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'Burb superstars

Keri Glastonbury

Shelia MC Eila, Rasheda Eda MC, Inna Thigh Shelia MC Eila, Rasheda Eda MC, Inna Thigh
photo Joshua Morris
Parking at the Opera House always makes me feel like an interloper, neither old money nor nouveau riche. But since The Studio opened, strident new vectors see me spiralling down into the underground carpark more often.

Tonight, The Studio is transformed into Gymea train station for Inna Thigh: The Sista She Story. Looking at the eerily unpopulated set is like discovering terra suburbia in the land atop Enid Blyton’s Faraway Tree. There’s just the station bench, turntables and graffiti. And because the genre is hip hop theatre, because you’re not quite sure what that will be, because of the ‘fringe’ and ‘comedy’ expectations, because it’s a girl thing, you have the precognition that this might be really fun. Like something you’d usually see in a less auspicious location: a scratch event or a night at the Sly Fox, but with the added bonus of no smoke and a perfect view of the stage. There’s definitely a sense of curiosity in the audience. What will the night throw up? As the lights go down Shelia MC Eila, Rasheda Eda MC and Busty Beats (with biceps to die for) form their huddle.

From the moment Sista She begin performing you’re hooked. It is like a hip hop rock eisteddfod, the kind of old-school joy you haven’t felt since high school. It’s all so 80s, with sun visors and bum bags to boot. Live autobiography delivered by the consummate raconteurs of the next generation. Sista She list their influences as everything from Queen Latifah to John Farnham: listen up yo’ peeps “you’re the voice, try to understand it.”

Gymea station is where Sutherland Shire (Sheila) meets Campbelltown (Rasheda), a reminder that the idea of the suburbs as Anglo enclave is now something of a nostalgic dream. Everywhere, that is, except in the Lord of the Rings-sounding ‘The Shire.’ At one point there’s a mock battle between Sheila, “Miss Whitey White Sutherland Shire”, and bi-racial Rasheda (or “chigger” from chink/nigger); a searing moment for all its comedy. In this show, whiteness is not invisible; it’s constantly being negotiated in terms of cross-cultural friendship, as Rasheda, from a refugee family, clearly delineates some of the differences between Sheila’s racial experiences and her own. The conventions of hip hop are employed to broker both difference and inclusivity, and add a live culture from beyond the theatrical framework one not so steeped in Anglo-centricity.

Sheila MC Eila and Rasheda Eda MC are supported by the Sista She 3: Busty Beats (Rasheda’s sister), DJ Jonah and Tom Tom to-da-B on double bass, perhaps best known for their Triple J hit What R Yooze Girls Doin’?. Accosted at Gymea station by the ubiquitous sleaze bag, they’re responsible for that catchy riff “Have ya got a big dick?”.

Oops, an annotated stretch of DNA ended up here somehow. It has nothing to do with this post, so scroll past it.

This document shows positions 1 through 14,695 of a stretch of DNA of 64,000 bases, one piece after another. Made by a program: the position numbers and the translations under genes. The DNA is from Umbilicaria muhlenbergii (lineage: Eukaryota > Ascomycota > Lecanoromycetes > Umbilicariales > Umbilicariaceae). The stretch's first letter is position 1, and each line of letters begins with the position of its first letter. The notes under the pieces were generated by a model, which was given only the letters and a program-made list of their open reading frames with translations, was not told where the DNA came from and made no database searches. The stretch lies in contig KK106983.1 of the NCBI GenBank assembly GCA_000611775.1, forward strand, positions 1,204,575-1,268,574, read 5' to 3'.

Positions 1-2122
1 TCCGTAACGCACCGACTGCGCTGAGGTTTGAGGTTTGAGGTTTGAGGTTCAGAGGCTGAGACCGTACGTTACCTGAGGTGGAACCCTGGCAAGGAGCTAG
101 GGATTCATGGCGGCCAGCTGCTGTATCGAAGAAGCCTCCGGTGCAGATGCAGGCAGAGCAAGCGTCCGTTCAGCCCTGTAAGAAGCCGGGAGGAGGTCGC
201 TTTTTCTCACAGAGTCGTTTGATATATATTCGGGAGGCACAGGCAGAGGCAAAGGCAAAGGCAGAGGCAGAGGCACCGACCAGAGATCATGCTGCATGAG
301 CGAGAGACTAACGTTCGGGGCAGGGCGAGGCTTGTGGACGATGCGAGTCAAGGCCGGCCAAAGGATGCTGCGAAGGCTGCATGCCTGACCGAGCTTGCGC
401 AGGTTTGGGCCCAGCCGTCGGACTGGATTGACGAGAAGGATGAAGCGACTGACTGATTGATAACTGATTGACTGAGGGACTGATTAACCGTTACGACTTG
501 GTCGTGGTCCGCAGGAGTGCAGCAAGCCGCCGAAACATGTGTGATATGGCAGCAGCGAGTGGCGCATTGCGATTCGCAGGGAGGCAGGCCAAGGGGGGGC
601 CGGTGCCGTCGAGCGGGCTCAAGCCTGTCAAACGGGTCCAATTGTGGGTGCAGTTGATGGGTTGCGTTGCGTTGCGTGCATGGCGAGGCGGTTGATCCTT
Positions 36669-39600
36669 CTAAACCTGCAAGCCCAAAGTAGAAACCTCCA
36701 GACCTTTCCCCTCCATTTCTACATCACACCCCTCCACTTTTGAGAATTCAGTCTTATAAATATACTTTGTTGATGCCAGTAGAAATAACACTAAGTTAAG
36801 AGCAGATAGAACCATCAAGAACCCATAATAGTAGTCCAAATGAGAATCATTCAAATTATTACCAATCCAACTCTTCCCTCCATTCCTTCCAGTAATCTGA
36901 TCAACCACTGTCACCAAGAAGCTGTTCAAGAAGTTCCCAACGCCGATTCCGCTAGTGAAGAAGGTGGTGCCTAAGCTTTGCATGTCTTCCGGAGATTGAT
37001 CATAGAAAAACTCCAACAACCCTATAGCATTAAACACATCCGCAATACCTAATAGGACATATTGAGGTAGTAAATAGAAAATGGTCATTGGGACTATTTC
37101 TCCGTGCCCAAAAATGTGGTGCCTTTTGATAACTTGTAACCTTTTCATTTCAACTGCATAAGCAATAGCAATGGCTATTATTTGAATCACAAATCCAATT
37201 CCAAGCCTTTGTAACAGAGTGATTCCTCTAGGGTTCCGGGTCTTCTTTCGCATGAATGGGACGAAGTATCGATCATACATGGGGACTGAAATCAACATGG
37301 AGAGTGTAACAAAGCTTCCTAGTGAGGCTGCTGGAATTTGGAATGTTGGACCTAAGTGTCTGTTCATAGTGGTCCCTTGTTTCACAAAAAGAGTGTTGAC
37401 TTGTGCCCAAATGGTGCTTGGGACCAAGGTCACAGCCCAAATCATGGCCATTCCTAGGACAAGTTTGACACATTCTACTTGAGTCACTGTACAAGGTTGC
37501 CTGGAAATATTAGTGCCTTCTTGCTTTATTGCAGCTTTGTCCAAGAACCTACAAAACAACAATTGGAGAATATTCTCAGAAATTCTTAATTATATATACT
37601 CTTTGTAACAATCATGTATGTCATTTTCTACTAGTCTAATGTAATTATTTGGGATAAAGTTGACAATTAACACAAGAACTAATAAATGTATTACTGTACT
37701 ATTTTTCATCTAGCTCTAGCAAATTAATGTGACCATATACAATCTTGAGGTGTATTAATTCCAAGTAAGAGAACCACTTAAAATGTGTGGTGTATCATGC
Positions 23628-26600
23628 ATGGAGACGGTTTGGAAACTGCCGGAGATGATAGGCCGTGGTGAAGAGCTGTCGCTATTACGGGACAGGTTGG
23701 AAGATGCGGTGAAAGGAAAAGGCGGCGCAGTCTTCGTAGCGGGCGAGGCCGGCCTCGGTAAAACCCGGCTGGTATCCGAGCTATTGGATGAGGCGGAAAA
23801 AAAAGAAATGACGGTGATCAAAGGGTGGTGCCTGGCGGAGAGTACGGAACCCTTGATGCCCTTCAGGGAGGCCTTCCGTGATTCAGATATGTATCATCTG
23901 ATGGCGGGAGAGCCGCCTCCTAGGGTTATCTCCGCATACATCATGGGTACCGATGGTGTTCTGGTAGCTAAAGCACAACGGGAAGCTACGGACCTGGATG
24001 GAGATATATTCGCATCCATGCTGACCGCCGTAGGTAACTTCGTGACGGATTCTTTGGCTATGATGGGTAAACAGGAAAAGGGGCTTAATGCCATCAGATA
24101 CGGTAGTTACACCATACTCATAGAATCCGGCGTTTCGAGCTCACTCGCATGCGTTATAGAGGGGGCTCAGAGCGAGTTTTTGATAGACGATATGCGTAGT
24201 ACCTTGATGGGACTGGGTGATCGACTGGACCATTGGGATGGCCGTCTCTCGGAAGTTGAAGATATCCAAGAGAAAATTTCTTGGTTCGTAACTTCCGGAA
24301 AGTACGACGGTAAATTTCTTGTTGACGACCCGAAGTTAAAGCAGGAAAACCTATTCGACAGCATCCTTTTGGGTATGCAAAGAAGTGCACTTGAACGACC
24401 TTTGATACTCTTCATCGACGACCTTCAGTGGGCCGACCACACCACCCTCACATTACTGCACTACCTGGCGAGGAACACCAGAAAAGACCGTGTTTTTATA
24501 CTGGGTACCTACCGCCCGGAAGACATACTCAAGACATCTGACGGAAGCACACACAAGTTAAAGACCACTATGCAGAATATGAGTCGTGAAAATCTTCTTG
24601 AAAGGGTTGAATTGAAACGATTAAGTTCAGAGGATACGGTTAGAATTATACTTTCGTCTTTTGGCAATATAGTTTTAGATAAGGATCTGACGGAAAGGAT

Inna Thigh was developed by The Studio and Brisbane Powerhouse under the direction of seasoned comedy professional and choreographer Chrissie Koltai. Sista She put together a series of simple but infectious routines. It’s a tried and true tale, parodying the path to fame (familiar from countless films like Flashdance and 8 Mile), made all the less pretentious by the unabashed repetition of the telling. Soon we are waving our hands in the air on demand and abjectly fawning over the 2 charismatic MCs.

Sheila is irrepressibly theatrical, delivering a stellar Girl from Ipanema in a made-up language. Rasheda is more of a wordsmith, with quirkier references and a wider range of moods and broods. This is better than Kath and Kim (though they also speak in a suburban idiom) and you hope that a comedy career will not see them end up on TV like Merrick and Rosso or Ali G. Right now they are on that cusp between subculture and commercialism, and so hot (“like Bikram yoga”) I want to believe a whole new form of superstardom might yet be born for these gals.

The finale is the Sista She anthem Inna Thigh, for all the women out there who wear out a pair of corduroys each winter (Hey, that’s me!). It’s delivered to the sound of live scratching and rubbing, for there’s a fraction too much friction. YEAH.

Sista She, Inna Thigh: The Sista She Story, director Chrissie Koltai, performers Sheila MC Eila, Rasheda Eda MC, music Busty Beats, DJ Jonah, Tom Tom to-da-B; The Studio, Sydney Opera House, May 18-24

RealTime issue #62 Aug-Sept 2004 pg.

© Keri Glastonbury; for permission to reproduce apply to [email protected]

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